Poultry producers must take special precautions to protect their birds from predators
Every livestock species comes with its own set of challenges, but poultry certainly seem to be one of the most vulnerable to predators. Most farmers can relate to having chickens or other poultry snatched up from above by aerial predators, carried off by ground dwelling critters, or even losing a few to a dog.
Poultry can be a profitable enterprise for a farm, if predator losses don’t cut into the bottom line, so predator-proofing the farm is a must.
Know Your Enemy: The first step toward protecting the flock is to know what predators are common in the area. This can be challenging, considering that a chicken, turkey or gamebird seems to be on just about everyone’s menu, but speaking with the local Extension office or conservation department can help pinpoint the worst of the wild predators. Free ranging dogs are often an issue with poultry; talking to the neighbors might help determine if any are around. Walking, driving or riding the property, if possible, can help identify potential predator habitats or other attractants.
Secure Housing and Fencing: A common predation prevention plan is tightening up any gaps in housing and fencing. For coops and houses, fix any holes and secure any loose material that could provide an entrance for a predator. Latches should also be evaluated. Many predators, like raccoons and some dogs, are quite intelligent and can open simple latches. A different type of latch or adding some additional safeguards to existing latches can help keep poultry housing secure.
For outdoor runs, burying chicken wire or preferably hardware mesh (while the cost is higher, hardware mesh is much sturdier, and the additional cost should be weighed against the cost of losing birds when constructing a poultry yard) can prevent predators from digging into the run. Here in the Ozarks, however, many areas are too rocky for digging trenches. Installing a strand of electric wire around the base and top (to prevent predators from climbing or jumping) of poultry fencing is a good predator deterrent. Electric netting can also be used for pastured poultry, as it is portable and allows for rotation.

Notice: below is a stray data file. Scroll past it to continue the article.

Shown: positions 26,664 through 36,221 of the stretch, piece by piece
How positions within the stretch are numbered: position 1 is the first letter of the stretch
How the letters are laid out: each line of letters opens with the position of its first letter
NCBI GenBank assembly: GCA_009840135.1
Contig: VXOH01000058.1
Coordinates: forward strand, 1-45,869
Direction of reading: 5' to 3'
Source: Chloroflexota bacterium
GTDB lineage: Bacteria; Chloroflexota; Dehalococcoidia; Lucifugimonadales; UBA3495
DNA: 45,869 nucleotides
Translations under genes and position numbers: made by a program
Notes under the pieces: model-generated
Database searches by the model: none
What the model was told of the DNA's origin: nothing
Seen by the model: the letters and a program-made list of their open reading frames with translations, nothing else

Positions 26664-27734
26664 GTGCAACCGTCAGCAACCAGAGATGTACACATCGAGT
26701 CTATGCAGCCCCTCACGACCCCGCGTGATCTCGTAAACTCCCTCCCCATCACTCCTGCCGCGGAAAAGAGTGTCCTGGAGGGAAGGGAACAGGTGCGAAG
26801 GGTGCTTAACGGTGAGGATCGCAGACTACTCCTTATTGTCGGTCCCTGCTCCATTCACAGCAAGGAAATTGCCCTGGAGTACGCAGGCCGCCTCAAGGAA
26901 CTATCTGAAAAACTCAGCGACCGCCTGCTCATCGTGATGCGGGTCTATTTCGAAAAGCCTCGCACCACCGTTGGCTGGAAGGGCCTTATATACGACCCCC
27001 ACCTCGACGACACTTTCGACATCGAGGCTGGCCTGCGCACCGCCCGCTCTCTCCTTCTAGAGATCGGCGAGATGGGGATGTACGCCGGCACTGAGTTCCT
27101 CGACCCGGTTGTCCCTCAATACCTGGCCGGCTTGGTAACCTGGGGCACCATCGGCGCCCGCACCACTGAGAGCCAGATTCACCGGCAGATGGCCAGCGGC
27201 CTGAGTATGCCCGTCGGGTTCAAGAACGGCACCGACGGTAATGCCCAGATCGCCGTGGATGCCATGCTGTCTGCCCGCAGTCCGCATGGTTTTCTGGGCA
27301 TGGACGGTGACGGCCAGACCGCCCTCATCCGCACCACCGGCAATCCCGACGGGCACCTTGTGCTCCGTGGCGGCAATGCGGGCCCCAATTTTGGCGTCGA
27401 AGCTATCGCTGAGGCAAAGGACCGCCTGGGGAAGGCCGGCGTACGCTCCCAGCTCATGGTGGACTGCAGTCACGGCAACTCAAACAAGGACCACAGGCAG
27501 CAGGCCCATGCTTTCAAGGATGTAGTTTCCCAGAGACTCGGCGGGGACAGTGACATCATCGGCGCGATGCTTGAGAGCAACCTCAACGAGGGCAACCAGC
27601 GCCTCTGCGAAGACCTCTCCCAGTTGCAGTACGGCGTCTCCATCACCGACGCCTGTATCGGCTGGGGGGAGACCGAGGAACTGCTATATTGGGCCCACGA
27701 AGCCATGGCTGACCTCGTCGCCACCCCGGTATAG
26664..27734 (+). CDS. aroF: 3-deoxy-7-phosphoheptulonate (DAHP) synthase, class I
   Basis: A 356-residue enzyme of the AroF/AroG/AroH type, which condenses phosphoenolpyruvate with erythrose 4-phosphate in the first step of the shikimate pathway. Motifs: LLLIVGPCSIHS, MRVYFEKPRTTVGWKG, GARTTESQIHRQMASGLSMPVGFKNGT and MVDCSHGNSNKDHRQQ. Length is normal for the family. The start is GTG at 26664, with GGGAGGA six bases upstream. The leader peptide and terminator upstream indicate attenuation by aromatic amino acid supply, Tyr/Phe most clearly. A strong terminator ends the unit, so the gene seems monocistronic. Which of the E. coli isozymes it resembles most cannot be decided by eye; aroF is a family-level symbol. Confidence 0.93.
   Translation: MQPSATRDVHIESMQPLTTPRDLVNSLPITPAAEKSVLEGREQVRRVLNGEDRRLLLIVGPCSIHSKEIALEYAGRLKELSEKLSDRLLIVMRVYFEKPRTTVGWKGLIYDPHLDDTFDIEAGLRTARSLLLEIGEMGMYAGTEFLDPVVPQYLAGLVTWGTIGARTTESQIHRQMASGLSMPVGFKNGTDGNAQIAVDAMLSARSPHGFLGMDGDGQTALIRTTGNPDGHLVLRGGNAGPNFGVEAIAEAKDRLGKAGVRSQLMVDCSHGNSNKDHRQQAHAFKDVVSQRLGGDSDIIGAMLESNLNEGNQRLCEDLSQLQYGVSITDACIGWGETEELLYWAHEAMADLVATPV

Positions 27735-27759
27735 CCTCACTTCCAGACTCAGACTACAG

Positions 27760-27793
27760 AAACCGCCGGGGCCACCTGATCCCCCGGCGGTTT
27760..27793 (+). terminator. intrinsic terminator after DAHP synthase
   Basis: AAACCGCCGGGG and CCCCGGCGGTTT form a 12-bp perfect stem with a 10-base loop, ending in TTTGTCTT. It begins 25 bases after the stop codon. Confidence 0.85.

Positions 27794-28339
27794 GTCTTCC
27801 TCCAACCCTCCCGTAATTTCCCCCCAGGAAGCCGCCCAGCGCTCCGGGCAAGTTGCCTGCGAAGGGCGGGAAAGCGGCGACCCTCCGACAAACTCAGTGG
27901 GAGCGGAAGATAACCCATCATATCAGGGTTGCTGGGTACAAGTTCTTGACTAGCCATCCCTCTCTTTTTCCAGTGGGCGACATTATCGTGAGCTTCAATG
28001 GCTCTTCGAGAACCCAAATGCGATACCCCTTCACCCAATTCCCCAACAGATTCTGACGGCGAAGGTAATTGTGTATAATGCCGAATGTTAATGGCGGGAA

Put a Roof on It: If hawks, owls or other raptors are present, it’s best to construct a roof of some kind for an outdoor yard. A net, chicken wire or a large tarp will prevent aerial predators from diving into the poultry yard and carrying birds off. A tarp also has the additional benefit of providing shade. If poultry are free ranging or pastured, ensure that they have shelter to escape to. A chicken tractor (moveable coop), shade structures, etc., can provide protection.
Get a Guard Dog: The vast majority of predators are deterred by the presence of a livestock guardian dog. Great Pyrenees or Anatolian Shepherds are popular choices for guarding poultry and other stock. Choose a reputable breeder; while it can be tempting to go with the cheapest option, you often get what you pay for. A good breeder will produce dogs that are geared towards a specific job and provide assurance that the puppy came from healthy parents. While these breeds of dogs do have many natural tendencies that make them good guardians, they still require training and guidance from their owners to properly learn their jobs. Supervision, correction of undesirable behaviors around birds and rewarding the proper behaviors are all required to shape a good guardian dog. Adequate nutrition is also required; a hungry guardian dog will go into survival mode. A veterinarian or a reputable breeder will be able to advise on feeding guidelines. With proper training and management, a dog will prevent most, if not all, predator attacks, from the air or from the ground.